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Structural Health Monitoring Laboratory
A. C. Okafor
This laboratory supports research in the areas of damage detection and nondestructive testing in various engineering materials and structures. It has extensive facilities to cover all areas of this research and comprise of the following equipment:
1. Acoustic Emission system
2. Ultrasonic C-Scan system
3. Fiber Optics system
4. Laser Shearography
5. Scanning Laser Vibrometer
6. Infrared Thermography
7. Eddy current system
These facilities are located partly in the Laboratory for Industrial Automation and Flexible Manufacturing in the Department of Mechanical and Aerospace Engineering and partly at the Intelligent Systems Center. High performance Sun Ultra and Windows NT workstations with unrestricted access are also available at the disposal of the graduate research assistants. Bridgeport Milling machine, Okuma CNC lathe and the Cincinnati Milacron Sabre 750 4-axis vertical machining center are also available for in-house fabrication of damages in structures. The Okuma CNC lathe also has embedded acoustic emission sensors for research in the areas of machine tool health monitoring and diagnostics.
The current research project in this laboratory involves detection and assessment of damage in advanced aerospace materials and mechanical and civil structures, supported by the National Science Foundation. The research projects are highly interdisciplinary in nature and require implementation of concepts in mechanical design, finite element analysis, vibrations, manufacturing, digital signal processing, digital image processing, data acquisition systems, control systems and extensive knowledge of sensors and statistical methods.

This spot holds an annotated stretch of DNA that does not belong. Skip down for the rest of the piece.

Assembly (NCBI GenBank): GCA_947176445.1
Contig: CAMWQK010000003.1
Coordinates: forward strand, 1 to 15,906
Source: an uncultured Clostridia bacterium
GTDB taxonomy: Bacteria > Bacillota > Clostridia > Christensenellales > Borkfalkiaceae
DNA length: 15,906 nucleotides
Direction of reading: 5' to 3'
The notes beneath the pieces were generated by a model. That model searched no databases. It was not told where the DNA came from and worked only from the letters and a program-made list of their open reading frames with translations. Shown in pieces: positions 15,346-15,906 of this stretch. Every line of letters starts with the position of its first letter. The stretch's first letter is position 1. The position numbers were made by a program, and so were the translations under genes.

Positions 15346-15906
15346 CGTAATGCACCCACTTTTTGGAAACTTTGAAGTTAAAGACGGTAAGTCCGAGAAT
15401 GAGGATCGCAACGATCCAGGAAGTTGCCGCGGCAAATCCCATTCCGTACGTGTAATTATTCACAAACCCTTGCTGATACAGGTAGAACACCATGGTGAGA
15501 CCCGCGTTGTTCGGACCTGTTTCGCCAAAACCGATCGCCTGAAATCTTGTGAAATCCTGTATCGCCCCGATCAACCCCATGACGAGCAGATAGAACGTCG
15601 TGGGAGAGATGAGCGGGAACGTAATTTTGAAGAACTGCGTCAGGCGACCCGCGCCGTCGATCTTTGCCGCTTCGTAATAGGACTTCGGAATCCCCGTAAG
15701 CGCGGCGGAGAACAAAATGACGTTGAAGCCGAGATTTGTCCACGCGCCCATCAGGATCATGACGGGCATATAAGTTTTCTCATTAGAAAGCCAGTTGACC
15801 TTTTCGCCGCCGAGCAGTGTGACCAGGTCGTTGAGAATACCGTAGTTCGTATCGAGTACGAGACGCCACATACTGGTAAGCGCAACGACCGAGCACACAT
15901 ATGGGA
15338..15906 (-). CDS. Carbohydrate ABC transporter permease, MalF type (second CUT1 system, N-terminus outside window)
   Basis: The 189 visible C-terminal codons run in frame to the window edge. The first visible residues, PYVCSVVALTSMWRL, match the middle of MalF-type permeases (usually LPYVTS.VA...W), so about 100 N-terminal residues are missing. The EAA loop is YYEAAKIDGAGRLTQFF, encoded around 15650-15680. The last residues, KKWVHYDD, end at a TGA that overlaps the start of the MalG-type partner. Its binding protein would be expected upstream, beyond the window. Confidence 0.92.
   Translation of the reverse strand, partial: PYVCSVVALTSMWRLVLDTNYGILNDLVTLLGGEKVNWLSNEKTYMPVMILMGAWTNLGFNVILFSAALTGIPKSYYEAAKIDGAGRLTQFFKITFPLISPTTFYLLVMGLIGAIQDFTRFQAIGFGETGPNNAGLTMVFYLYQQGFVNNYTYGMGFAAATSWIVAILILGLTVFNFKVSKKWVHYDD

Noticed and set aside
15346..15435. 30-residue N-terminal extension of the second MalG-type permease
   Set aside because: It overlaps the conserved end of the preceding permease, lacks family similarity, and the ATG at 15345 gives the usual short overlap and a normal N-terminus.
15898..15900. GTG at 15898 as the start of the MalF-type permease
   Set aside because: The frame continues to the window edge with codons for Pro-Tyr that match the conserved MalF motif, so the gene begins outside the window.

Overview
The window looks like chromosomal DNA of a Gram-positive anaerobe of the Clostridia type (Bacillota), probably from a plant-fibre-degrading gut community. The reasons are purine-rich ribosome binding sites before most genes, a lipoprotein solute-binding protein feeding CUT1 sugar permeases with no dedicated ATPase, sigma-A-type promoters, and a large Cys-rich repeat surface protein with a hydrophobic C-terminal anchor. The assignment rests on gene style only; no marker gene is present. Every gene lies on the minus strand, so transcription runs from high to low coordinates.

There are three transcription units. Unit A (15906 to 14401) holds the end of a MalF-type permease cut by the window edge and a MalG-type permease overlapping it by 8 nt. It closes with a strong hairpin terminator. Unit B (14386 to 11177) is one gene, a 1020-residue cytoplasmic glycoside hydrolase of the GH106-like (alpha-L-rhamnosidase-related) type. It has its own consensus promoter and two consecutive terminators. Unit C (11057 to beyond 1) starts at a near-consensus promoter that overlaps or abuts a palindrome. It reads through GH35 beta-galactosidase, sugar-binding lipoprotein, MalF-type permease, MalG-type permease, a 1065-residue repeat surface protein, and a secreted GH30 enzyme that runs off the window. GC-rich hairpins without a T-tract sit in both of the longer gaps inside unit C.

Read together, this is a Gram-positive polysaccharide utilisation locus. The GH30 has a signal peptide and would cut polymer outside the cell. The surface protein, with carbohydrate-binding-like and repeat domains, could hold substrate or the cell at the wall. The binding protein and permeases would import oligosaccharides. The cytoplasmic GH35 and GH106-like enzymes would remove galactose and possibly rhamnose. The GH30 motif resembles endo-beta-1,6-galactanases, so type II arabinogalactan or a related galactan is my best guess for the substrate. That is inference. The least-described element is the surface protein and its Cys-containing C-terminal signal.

The objectives of the research are to 1) Detect the presence of damage (surface, subsurface and hidden) in a structure; 2) Determine the location of the damage in the structure ; 3) Quantify the damage within the structure; 4) Implement an intelligent decision making algorithm to classify and predict the damage in terms of severity to the life and performance of the structure; 5) Investigate multi-sensor damage detection methods and neural data fusion to increase the accuracy of damage classification and reduce false alarms.
Research in the areas of Acoustic Emission, Ultrasonics and Vibration based damage detection methods are currently under investigation for damage detection in advanced composites, aluminum alloys and concrete structures. The Scanning Laser Vibrometer with advanced signal processing techniques like wavelet transforms have been used for damage detection in aluminum alloys. Finite element analysis methods are employed to correlate theoretical and experimental results. The ultrasonic C-Scan method is being used extensively for detection of small holes and voids in aluminum and concrete, and for assessing low impact damage and delaminations in composites. Laser Sheraography and Thermography is also being investigated independently to validate C-Scan results and explore the possibility of neural data fusion for enhanced detection and prediction of damages.